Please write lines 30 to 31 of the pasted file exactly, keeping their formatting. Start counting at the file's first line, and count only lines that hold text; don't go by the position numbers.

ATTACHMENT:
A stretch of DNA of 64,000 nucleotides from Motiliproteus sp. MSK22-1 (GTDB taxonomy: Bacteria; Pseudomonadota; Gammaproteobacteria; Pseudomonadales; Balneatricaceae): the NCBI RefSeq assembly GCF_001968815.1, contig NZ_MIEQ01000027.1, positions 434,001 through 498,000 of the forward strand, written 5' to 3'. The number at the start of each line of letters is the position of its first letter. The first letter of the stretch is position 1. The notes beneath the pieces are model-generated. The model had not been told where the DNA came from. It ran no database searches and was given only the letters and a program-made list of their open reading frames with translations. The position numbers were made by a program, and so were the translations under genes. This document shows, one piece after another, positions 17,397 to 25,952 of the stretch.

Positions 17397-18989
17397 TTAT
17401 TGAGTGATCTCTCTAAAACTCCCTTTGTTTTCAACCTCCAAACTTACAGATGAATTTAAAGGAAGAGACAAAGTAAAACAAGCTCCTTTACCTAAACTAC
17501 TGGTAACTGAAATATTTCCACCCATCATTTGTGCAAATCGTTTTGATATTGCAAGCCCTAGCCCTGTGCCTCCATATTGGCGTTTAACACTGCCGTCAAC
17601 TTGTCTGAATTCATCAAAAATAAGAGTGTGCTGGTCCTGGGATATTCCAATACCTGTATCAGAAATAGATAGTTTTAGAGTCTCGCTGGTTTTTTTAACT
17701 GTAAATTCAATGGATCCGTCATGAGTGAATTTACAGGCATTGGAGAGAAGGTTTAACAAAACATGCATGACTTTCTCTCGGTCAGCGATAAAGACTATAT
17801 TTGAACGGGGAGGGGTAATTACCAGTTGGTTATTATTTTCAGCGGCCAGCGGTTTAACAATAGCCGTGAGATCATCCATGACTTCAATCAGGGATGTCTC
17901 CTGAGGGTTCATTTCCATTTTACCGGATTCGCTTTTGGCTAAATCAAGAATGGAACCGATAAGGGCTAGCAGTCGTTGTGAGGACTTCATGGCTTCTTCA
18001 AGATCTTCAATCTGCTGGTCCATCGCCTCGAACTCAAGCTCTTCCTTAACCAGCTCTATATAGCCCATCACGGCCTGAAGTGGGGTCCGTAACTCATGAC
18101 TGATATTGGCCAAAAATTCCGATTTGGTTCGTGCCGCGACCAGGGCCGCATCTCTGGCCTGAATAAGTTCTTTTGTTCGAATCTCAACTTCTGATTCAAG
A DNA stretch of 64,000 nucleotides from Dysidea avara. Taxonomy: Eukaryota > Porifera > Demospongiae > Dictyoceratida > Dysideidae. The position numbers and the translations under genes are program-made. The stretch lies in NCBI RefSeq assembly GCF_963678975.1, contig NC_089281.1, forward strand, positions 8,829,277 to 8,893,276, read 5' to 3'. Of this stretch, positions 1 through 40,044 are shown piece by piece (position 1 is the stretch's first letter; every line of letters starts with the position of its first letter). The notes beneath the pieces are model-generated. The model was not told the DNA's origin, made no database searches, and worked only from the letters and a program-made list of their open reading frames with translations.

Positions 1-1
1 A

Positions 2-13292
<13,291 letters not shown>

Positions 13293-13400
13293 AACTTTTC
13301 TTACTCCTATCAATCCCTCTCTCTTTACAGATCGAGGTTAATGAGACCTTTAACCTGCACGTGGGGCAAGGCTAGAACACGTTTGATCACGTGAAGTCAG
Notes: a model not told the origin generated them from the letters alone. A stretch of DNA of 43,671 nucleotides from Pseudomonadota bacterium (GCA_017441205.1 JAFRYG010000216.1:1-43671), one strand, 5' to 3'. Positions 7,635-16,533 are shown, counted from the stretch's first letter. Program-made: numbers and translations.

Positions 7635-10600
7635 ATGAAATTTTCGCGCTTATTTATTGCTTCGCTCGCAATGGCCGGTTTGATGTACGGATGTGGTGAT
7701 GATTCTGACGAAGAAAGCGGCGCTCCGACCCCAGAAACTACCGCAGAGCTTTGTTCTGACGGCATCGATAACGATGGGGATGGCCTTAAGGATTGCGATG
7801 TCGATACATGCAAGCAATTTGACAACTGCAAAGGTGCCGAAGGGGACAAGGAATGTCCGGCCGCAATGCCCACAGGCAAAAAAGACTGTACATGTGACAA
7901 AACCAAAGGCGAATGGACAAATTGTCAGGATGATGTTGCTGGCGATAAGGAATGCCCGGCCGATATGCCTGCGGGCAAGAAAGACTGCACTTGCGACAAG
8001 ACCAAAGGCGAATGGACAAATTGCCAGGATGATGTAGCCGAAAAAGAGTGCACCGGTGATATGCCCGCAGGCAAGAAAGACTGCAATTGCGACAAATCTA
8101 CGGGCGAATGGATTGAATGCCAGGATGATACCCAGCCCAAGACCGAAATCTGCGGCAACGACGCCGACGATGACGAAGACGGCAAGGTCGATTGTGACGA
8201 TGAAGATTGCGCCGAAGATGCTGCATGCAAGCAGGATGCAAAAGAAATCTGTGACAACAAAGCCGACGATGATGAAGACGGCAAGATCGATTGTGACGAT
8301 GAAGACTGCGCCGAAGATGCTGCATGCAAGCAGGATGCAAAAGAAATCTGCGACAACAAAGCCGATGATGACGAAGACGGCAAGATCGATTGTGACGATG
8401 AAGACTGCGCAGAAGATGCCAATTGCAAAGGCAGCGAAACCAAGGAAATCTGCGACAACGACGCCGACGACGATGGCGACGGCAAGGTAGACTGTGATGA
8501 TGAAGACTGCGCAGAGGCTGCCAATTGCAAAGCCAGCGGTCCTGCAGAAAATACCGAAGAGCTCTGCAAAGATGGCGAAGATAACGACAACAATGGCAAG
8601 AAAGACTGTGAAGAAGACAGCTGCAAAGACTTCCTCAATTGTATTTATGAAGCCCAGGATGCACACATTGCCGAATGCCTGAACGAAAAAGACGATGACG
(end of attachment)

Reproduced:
8401 AAGACTGCGCAGAAGATGCCAATTGCAAAGGCAGCGAAACCAAGGAAATCTGCGACAACGACGCCGACGACGATGGCGACGGCAAGGTAGACTGTGATGA
8501 TGAAGACTGCGCAGAGGCTGCCAATTGCAAAGCCAGCGGTCCTGCAGAAAATACCGAAGAGCTCTGCAAAGATGGCGAAGATAACGACAACAATGGCAAG